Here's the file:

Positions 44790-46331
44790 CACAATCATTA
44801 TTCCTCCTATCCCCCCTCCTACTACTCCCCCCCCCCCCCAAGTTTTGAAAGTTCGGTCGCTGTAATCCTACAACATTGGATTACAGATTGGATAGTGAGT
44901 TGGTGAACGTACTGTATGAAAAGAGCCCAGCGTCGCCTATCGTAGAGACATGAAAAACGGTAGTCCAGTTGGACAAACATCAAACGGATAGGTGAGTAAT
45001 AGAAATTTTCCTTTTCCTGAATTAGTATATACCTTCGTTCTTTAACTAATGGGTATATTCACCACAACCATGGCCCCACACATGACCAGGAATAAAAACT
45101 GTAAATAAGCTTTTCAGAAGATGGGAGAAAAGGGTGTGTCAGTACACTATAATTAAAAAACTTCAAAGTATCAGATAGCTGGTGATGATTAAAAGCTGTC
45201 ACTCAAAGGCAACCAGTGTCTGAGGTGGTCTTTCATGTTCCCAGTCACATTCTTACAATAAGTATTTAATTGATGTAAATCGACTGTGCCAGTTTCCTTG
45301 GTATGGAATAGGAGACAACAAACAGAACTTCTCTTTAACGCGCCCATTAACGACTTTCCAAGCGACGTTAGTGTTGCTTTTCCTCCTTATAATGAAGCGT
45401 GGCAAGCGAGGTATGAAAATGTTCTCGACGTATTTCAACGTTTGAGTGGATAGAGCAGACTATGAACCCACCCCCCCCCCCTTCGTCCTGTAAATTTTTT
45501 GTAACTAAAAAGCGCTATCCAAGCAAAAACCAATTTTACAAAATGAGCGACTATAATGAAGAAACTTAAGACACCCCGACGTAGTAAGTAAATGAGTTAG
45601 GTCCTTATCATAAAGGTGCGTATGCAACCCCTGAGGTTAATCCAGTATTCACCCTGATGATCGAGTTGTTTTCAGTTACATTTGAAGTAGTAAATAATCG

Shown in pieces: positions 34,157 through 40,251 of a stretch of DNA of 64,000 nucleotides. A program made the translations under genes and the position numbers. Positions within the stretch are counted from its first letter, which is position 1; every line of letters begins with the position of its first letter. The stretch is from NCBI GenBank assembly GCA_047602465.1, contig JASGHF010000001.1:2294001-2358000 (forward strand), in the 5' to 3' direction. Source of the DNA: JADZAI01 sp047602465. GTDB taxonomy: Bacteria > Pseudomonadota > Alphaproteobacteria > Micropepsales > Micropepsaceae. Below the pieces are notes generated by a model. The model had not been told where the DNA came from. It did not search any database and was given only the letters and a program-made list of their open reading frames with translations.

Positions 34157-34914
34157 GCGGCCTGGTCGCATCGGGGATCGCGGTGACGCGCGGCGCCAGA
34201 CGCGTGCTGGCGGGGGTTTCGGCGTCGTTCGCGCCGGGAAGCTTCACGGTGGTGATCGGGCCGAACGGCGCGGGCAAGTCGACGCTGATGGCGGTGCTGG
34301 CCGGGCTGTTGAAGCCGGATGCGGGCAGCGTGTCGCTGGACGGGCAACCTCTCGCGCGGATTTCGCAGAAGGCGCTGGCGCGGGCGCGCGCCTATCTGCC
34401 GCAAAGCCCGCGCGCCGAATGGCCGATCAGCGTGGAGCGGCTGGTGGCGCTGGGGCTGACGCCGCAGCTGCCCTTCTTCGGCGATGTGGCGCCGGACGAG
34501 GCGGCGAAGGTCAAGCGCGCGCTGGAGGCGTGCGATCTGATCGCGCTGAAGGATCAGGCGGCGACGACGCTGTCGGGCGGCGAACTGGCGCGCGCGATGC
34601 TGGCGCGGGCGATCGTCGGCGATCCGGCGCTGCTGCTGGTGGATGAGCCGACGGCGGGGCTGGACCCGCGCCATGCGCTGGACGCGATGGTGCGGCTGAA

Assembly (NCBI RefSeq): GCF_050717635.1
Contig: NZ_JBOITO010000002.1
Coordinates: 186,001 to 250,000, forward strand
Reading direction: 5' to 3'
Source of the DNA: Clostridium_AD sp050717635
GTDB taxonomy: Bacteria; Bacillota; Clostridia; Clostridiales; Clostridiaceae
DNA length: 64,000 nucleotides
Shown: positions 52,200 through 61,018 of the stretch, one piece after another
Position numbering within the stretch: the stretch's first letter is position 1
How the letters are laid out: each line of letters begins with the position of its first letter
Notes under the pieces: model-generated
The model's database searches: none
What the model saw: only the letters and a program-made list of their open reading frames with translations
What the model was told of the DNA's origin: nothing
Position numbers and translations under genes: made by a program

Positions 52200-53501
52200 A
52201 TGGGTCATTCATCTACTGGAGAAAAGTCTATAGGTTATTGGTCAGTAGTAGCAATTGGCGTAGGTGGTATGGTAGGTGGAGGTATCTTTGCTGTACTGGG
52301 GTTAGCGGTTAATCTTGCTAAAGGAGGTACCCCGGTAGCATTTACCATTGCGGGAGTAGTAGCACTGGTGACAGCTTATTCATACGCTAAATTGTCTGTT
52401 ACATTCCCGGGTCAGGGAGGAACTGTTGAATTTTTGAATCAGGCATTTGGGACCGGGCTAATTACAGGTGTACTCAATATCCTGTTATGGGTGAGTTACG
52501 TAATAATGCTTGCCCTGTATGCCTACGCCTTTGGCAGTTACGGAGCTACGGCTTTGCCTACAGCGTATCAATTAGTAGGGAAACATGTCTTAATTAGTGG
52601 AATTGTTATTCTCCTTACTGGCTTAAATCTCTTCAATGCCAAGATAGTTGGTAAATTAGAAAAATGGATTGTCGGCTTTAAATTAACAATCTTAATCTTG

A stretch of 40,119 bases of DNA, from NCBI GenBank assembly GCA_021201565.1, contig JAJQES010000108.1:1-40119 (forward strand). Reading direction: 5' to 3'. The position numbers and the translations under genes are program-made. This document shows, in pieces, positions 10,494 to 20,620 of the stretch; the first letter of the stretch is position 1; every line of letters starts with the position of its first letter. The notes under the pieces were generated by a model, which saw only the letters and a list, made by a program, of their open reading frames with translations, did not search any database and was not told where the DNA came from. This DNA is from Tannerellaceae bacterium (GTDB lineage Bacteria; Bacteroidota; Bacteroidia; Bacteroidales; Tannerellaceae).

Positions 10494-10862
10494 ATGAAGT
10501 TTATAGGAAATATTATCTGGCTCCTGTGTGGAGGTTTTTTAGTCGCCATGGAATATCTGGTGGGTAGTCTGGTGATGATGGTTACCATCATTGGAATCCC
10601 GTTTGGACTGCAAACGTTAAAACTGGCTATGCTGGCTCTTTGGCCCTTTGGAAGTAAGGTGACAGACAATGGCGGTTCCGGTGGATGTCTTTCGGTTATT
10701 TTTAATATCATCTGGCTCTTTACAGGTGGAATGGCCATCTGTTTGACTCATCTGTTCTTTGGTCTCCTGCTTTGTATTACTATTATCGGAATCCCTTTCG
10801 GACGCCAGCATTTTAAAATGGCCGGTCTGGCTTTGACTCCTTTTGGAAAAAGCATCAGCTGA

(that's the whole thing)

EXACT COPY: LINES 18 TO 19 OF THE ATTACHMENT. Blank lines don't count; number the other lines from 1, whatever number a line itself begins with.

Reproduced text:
34501 GCGGCGAAGGTCAAGCGCGCGCTGGAGGCGTGCGATCTGATCGCGCTGAAGGATCAGGCGGCGACGACGCTGTCGGGCGGCGAACTGGCGCGCGCGATGC
34601 TGGCGCGGGCGATCGTCGGCGATCCGGCGCTGCTGCTGGTGGATGAGCCGACGGCGGGGCTGGACCCGCGCCATGCGCTGGACGCGATGGTGCGGCTGAA